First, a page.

Using Naïve Bayesian Analysis to Determine Imaging Characteristics of KRAS Mutations in Metastatic Colon Cancer

Yash Pershad, Siddharth Govindan, Amy K Hara, Mitesh J. Borad, Tanios Bekaii-Saab, Alex Wallace, Hassan Albadawi, Rahmi Oklu

Research output: Contribution to journalArticlepeer-review

Abstract

Genotype, particularly Ras status, greatly affects prognosis and treatment of liver metastasis in colon cancer patients. This pilot aimed to apply word frequency analysis and a naive Bayes classifier on radiology reports to extract distinguishing imaging descriptors of wild-type colon cancer patients and those with v-Ki-ras2 Kirsten rat sarcoma viral oncogene homolog (KRAS) mutations. In this institutional-review-board-approved study, we compiled a SNaPshot mutation analysis dataset from 457 colon adenocarcinoma patients. From this cohort of patients, we analyzed radiology reports of 299 patients (> 32,000 reports) who either were wild-type (147 patients) or had a KRAS (152 patients) mutation. Our algorithm determined word frequency within the wild-type and mutant radiology reports and used a naive Bayes classifier to determine the probability of a given word belonging to either group. The classifier determined that words with a greater than 50% chance of being in the KRAS mutation group and which had the highest absolute probability difference compared to the wild-type group included: “several”, “innumerable”, “confluent”, and “numerous” (p < 0.01). In contrast, words with a greater than 50% chance of being in the wild type group and with the highest absolute probability difference included: “few”, “discrete”, and “[no] recurrent” (p = 0.03). Words used in radiology reports, which have direct implications on disease course, tumor burden, and therapy, appear with differing frequency in patients with KRAS mutations versus wild-type colon adenocarcinoma. Moreover, likely characteristic imaging traits of mutant tumors make probabilistic word analysis useful in identifying unique characteristics and disease course, with applications ranging from radiology and pathology reports to clinical notes.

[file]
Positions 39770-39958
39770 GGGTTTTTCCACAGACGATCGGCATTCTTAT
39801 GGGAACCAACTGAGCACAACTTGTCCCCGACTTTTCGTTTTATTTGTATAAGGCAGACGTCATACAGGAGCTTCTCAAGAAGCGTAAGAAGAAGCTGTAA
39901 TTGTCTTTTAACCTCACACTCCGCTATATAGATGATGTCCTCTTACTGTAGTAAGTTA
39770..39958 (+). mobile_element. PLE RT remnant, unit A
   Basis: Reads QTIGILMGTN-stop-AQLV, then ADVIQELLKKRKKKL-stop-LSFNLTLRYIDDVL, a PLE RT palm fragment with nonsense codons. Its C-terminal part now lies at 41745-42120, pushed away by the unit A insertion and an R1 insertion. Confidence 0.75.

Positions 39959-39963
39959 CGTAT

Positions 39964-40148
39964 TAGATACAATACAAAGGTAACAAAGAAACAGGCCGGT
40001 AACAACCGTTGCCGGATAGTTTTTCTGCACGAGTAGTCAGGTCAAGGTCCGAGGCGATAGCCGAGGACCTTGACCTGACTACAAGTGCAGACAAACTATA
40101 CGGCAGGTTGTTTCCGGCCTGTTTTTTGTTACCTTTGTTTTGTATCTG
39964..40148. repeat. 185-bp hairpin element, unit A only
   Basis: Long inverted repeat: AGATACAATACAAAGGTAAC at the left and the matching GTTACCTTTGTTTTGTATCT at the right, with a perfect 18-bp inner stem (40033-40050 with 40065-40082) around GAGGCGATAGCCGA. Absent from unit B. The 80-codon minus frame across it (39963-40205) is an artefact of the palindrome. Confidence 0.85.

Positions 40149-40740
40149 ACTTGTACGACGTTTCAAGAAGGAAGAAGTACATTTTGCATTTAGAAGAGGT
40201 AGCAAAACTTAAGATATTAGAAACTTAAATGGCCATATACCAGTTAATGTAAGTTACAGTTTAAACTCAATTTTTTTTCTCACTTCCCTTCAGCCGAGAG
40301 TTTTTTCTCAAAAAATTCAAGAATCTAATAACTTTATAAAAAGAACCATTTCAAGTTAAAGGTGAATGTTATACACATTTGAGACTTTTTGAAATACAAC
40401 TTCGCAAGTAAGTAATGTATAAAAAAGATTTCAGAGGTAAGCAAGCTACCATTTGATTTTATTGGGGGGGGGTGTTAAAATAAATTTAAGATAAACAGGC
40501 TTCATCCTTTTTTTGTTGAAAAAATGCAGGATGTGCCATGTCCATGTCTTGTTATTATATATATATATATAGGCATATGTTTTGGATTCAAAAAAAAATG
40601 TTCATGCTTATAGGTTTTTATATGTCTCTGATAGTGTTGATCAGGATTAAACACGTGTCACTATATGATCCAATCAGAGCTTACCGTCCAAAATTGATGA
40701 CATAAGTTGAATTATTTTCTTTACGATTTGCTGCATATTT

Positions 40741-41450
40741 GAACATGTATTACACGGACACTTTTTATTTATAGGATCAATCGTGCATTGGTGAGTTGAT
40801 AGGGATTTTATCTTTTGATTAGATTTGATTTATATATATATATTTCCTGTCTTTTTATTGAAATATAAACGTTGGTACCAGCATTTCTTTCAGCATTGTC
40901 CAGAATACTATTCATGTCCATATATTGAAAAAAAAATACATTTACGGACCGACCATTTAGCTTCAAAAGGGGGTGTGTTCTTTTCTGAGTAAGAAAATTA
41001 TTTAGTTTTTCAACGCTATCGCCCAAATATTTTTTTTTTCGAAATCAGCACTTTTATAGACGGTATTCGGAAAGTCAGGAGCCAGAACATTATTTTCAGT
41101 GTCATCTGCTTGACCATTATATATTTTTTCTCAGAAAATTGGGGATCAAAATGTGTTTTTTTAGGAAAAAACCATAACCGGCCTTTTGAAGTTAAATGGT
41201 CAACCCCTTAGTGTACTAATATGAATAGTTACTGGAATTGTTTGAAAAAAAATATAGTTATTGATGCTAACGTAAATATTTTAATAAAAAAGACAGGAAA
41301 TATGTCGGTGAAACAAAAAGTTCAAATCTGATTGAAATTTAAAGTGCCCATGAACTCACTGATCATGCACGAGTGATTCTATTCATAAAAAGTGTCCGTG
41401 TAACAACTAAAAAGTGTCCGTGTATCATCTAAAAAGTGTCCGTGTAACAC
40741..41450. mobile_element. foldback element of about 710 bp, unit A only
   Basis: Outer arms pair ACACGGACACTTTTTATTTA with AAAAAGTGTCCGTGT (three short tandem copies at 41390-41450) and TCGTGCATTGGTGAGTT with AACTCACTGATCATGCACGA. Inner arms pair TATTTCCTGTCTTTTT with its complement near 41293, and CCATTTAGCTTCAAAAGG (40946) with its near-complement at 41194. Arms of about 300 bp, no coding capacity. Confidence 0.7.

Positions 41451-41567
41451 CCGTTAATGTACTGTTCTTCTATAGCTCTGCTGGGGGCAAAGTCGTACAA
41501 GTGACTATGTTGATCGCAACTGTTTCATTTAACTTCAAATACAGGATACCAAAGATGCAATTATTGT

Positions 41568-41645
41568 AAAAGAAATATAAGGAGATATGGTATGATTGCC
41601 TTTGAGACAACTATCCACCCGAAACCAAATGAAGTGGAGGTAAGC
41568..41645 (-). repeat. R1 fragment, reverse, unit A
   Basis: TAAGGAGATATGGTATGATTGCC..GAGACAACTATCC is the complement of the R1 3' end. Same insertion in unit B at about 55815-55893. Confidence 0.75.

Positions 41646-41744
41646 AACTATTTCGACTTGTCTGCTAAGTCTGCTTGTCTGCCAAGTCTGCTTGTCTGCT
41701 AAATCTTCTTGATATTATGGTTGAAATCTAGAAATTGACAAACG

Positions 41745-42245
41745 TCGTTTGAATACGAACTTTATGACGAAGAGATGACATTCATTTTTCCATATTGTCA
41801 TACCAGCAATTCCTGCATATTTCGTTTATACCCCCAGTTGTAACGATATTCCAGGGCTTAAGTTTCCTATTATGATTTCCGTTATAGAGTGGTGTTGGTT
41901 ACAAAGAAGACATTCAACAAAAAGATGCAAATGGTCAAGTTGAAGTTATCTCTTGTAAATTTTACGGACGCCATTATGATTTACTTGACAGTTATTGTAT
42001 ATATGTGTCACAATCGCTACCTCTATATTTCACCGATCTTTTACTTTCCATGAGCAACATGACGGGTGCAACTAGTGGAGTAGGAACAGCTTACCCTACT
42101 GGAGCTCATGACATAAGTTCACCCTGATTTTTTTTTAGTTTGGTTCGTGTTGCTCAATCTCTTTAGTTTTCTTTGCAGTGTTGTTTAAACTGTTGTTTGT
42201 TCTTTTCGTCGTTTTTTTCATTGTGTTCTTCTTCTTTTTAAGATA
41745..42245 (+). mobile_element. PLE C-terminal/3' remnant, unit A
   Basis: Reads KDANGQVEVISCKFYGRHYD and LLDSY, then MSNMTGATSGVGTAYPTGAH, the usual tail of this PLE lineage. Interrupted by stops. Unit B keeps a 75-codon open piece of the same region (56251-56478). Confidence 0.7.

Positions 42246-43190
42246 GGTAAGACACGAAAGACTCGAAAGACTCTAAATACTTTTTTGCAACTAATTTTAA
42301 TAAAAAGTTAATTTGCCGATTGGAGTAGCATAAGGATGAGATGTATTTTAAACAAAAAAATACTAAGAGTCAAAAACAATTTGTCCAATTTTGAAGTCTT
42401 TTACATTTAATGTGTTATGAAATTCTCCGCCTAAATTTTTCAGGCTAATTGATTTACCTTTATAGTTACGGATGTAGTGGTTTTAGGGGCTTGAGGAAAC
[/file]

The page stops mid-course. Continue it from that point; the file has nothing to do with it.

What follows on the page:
Original languageEnglish (US)
Article number50
JournalDiagnostics
Volume7
Issue number3
DOIs
StatePublished - Sep 2017

Keywords

  • Machine learning
  • Natural language processing
  • Naïve Bayesian classification
  • Radiogenomics
  • RAS mutation

ASJC Scopus subject areas

  • Clinical Biochemistry

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